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The Spellings Plan

September 26, 2006

Education Secretary Margaret Spellings plans a many faceted campaign to carry out the recommendations of her Commission on the Future of Higher Education, including providing matching funds to colleges and states that collect and publicly report how well their students learn, building a "privacy protected" database of college students' academic records, and streamlining the process of applying for federal student aid.

Those are among a small number of specific efforts that Spellings will announce in a speech today in which she will endorse the work of the panel, which engaged in a year of study and debate, and challenge college leaders, policy makers and the public to help improve an American higher education system that she describes as slipping.

In a draft of her speech  and in an interview in her office Monday, Spellings offered a mixture of tough talk about higher education's shortcomings and praise for the seriousness with which she believes most college leaders and rank and file employees have approached the task of confronting those problems.

At a time when growing economic competition worldwide heightens the importance of higher education, she argues, "a lot of people are going to tell you that things are going just fine," she said in remarks prepared for delivery today. "But when 90 percent of the fastest growing jobs require postsecondary education and fewer and fewer Americans are getting one, are we satisfied with fine? Is it 'fine' that college tuition has outpaced inflation, family income -- even doubling the cost of health care? Is it 'fine' that only half of our students graduate on time? Is it 'fine' that students graduate from college so saddled with debt they can’t buy a home or start a family?

"None of this seems 'fine' to me – not as a policy maker, not as a taxpayer, and certainly not as the parent of a college sophomore," Spellings plans to say in her speech. "The commission drew a similar conclusion. In their words, 'higher education has become … at times self-satisfied and unduly expensive.' "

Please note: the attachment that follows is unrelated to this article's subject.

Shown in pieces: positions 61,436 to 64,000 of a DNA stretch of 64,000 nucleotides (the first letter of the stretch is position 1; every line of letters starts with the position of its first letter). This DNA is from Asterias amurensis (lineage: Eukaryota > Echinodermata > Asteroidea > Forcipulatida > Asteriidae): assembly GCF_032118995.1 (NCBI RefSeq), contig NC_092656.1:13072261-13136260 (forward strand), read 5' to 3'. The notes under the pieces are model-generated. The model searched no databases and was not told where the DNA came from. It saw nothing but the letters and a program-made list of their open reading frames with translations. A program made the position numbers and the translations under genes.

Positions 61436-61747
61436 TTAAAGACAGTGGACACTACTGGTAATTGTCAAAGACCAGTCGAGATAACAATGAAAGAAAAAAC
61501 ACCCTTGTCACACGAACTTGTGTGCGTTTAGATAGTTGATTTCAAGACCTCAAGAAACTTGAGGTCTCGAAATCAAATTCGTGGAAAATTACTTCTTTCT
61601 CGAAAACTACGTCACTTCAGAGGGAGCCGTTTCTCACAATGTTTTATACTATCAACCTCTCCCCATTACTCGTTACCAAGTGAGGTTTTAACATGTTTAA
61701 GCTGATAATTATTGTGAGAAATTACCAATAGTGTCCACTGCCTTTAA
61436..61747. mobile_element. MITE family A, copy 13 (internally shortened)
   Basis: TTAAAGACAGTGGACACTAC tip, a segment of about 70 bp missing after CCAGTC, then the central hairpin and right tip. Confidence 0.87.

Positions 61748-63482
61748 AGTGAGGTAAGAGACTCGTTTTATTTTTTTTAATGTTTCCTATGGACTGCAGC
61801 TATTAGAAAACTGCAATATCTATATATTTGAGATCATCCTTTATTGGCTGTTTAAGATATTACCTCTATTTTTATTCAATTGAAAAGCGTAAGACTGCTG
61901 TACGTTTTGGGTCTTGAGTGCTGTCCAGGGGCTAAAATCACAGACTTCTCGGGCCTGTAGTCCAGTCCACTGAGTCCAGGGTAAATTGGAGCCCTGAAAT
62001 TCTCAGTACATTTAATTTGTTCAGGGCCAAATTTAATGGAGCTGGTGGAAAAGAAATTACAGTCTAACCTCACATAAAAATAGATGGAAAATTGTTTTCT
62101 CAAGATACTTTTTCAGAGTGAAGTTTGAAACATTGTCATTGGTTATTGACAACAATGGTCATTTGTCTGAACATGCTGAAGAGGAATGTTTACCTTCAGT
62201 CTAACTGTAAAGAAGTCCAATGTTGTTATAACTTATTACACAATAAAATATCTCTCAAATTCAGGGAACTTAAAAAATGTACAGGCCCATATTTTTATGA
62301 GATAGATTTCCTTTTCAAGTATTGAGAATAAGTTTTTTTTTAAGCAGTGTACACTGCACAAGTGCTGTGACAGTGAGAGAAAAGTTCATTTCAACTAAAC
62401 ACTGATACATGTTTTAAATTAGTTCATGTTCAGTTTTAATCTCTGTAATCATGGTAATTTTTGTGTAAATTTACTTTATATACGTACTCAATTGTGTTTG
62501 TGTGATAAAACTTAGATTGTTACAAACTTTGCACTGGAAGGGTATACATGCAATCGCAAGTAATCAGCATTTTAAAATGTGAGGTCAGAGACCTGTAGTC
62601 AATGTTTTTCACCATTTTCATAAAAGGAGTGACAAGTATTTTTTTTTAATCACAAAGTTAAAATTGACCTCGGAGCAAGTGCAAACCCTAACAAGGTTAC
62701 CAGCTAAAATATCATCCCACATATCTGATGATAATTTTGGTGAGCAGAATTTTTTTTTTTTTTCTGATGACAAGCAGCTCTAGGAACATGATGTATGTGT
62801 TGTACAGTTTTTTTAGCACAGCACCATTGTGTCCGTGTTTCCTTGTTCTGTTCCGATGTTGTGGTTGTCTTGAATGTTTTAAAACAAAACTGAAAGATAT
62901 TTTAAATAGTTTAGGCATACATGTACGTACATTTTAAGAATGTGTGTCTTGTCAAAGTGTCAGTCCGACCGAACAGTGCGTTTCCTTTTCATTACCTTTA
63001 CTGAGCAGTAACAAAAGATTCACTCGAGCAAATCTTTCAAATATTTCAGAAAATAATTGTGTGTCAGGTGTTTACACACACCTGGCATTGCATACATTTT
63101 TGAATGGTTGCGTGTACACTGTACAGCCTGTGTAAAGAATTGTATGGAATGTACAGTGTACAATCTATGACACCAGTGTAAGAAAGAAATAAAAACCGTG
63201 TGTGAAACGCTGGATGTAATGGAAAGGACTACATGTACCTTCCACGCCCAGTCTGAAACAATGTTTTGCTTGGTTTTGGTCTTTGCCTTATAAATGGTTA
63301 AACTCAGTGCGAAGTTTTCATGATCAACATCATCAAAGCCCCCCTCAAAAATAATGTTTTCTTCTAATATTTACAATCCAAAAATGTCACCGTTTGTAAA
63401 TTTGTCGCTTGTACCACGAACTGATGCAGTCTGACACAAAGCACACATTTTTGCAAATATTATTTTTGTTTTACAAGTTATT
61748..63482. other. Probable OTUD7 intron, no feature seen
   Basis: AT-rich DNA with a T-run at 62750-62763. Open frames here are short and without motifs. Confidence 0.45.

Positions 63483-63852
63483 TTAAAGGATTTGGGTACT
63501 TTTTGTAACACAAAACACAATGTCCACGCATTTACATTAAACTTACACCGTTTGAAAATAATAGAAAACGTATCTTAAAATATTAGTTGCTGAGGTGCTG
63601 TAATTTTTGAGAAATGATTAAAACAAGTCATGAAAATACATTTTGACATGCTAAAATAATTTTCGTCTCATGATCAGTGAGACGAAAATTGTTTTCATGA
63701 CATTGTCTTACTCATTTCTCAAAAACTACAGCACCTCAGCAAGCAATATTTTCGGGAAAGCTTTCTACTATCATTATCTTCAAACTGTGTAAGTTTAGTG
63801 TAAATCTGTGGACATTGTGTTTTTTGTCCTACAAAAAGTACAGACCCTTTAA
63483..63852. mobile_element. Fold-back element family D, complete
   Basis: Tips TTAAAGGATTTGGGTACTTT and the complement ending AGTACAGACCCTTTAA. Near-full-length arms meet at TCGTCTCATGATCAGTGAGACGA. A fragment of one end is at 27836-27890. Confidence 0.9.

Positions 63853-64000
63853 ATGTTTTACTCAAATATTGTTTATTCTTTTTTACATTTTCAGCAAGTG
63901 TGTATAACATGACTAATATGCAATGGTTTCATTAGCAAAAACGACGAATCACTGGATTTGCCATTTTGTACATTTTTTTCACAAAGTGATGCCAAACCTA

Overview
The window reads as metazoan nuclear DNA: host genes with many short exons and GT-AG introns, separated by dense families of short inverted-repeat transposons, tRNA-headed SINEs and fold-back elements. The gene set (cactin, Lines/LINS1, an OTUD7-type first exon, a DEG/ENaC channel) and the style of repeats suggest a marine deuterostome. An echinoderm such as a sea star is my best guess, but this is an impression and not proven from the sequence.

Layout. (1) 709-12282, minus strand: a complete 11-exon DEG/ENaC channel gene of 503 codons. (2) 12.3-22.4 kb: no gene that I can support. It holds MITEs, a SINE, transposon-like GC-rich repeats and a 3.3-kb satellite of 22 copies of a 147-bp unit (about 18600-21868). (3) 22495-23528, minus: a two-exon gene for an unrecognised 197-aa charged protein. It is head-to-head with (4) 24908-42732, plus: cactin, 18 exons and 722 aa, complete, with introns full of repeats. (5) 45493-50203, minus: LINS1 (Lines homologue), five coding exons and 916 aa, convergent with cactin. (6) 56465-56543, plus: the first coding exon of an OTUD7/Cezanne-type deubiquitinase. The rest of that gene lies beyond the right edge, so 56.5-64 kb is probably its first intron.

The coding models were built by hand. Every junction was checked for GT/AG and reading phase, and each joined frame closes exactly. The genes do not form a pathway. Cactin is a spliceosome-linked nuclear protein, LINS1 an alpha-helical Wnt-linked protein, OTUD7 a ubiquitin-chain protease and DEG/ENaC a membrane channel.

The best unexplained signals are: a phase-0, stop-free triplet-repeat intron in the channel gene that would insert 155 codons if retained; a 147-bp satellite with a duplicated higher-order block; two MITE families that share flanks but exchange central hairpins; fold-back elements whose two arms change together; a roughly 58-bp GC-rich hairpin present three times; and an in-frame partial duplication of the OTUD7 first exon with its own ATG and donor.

To attack those problems, Spellings describes a multipronged effort to carry out the commission's final report that could require a mix of federal legislation and regulatory changes, additional investment -- and much more bully pulpit prodding to get other actors, including states, colleges and others, to do their parts. As part of this effort (which will be led by Sara Tucker Martinez, head of the Hispanic Scholarship Foundation and a member of the secretary's commission, whom President Bush has nominated as under secretary of education), Spellings lists five specific "actions" that she plans to take right away:

  • Expanding the "effective principles" of No Child Left Behind to high schools, renewing a push by President Bush that Congress has thus far failed to carry out over two budget cycles. Spellings suggests that the higher education commission's work could give a new impetus to this drive by showing how many high school students graduate unprepared to do college level work.
  • Streamlining the process by which students apply for financial aid, to "cut the application time in half and notify students of their aid eligibility earlier than spring of their senior year to help families plan" to pay for college. Spellings said in the interview that the commission's broader recommendation about reviewing and streamlining the entire federal system of student financial aid (which she described as "highly complicated, byzantine even") "certainly requires Congressional action," and that she expected the Education Department to come up with a framework for such a review in the coming months.
  • Building a national framework that provides "the same kind of privacy-protected student-level data we already have for K through 12 students," and using "that data to create a higher education information system." Spellings avoided using the loaded phrase "unit records" system to describe this project, which has been vigorously opposed by private colleges and leading Republicans in Congress, but her speech aims to ward off the objections they've raised about possible invasion of students' privacy. "This information would be closely protected; it would not identify individual students, nor be tied to personal information - it wouldn’t enable you to go online and find out how Margaret Spellings did in her political science classes," the draft of her speech says.